Alice Rohrwacher makes films like no other. Her extraordinary work ventures into Italy’s labyrinthine past through fascinating small communities, vanishing races that seem to float in time. In The miracles, it was a family of beekeepers, like that of the director; in Happy as Lazzaro, they were isolated sharecroppers kept in the feudal obscurity by exploitative landowners; and in the bracingly strange and lyrical La Chimerait’s a ragtag band of tombaroliillegal grave robbers who excavate Etruscan relics and make their living selling those antiquities on fences which they in turn sell to museums and collectors for much larger sums.
The three films form an informal trilogy — set in the regions of Tuscany and Umbria where Rohrwacher was born and grew up — about the delicate thread between life and death, past and present. The latter remains alive and well almost everywhere in Italy, an ancient specter with a wide reach that extends into contemporary life. That temporal duality, as in the earlier films, informs the enveloping sense of place. Rohrwacher makes films that you sink into rather than watch emotionlessly, taking the time to create the milieu as her characters and stories unfold in layers.
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The title alludes to unattainable dreams and illusory promises, which for these marauders of history is the prospect of getting rich with one great find that will help them all for life. The chimera of Englishman Arthur (Josh O’Connor) is Beniamina, the woman he loved and lost, who haunts his dreams. The tombaroli consider Arthur to be something of a mystic, able to locate fertile places to dig with a forked tree branch serving as a dowsing rod, the power of each find sapping his power.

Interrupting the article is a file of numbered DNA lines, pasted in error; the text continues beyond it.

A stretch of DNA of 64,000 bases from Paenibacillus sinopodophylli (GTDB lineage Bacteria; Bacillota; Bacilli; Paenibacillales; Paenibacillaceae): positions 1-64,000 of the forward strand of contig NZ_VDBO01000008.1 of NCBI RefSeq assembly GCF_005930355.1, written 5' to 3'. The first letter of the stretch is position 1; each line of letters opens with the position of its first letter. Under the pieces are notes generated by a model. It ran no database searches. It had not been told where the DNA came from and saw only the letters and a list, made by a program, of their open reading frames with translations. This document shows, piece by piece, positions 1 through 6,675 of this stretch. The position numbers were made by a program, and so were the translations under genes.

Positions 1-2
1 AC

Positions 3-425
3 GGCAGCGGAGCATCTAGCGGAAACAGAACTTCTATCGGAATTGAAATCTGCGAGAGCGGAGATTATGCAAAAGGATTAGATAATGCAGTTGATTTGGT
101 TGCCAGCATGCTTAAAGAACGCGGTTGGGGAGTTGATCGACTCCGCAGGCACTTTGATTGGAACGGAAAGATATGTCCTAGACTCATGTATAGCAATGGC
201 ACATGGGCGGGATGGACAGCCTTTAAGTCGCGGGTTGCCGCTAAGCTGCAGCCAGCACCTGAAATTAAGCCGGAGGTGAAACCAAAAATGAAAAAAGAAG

It’s a wonderful role for the very gifted O’Connor, who made his breakthrough in 2017 in Francis Lee’s instant queer classic, God’s own countryand has been making adventurous choices ever since.
Dressed for much of the film in a cream linen suit that is dingy and wrinkled, like a gentleman archaeologist or a sowing continental traveler, Arthur lives among the plants and trees in a makeshift shanty on the ancient walls of the city. That unheated home no doubt contributed to the chronic cough he developed. He feels at home among the band of tomb robbers, but is also trapped in his own head, less fixated on the riches to be found underground than on the mythological gateway to the afterlife, where he may reconnect with Beniamina.
Arthur is introduced on a train – fellow passengers, an illegal salesman and a conductor will later appear in a disturbing interlude – returning from we don’t know where to and heading back to a place somewhere near Riparbella in Tuscany. It is there that Beniamina’s physically frail but still formidable mother, Flora (Isabella Rossellini), lives in a crumbling villa with an unpaid housekeeper, Italia (Carol Duarte), who believes she works in exchange for singing lessons, even if la signora freely admits she is. tone deaf.
Duarte, one of Karim Ainouz’s discoveries Invisible life, has a nicely understated understanding of daffy comedy and plays a delightful character who is cunning enough to keep secrets but altruistic in her main deceit. Little moments when Italia records her household ironing mishaps are priceless.
In a film that not only contains references to ghosts rooted in the story, but also to the illustrious past of Italian cinema – notably with Pasolini, but also early Fellini, Ermanno Olmi and the Taviani Brothers, Rossellini’s presence seems particularly important.
Bringing all her natural warmth, wit and spirit to the role, she makes Flora a dotty eccentric but also sharp as a tack. She seems to believe that her beloved Beniamina will come back, despite her troop’s insistence of four remaining daughters insisting otherwise – hilariously meddlesome, predatory and talking all at once. Arthur, on the other hand, never tries to dissuade Flora from the idea because he shares it on some level.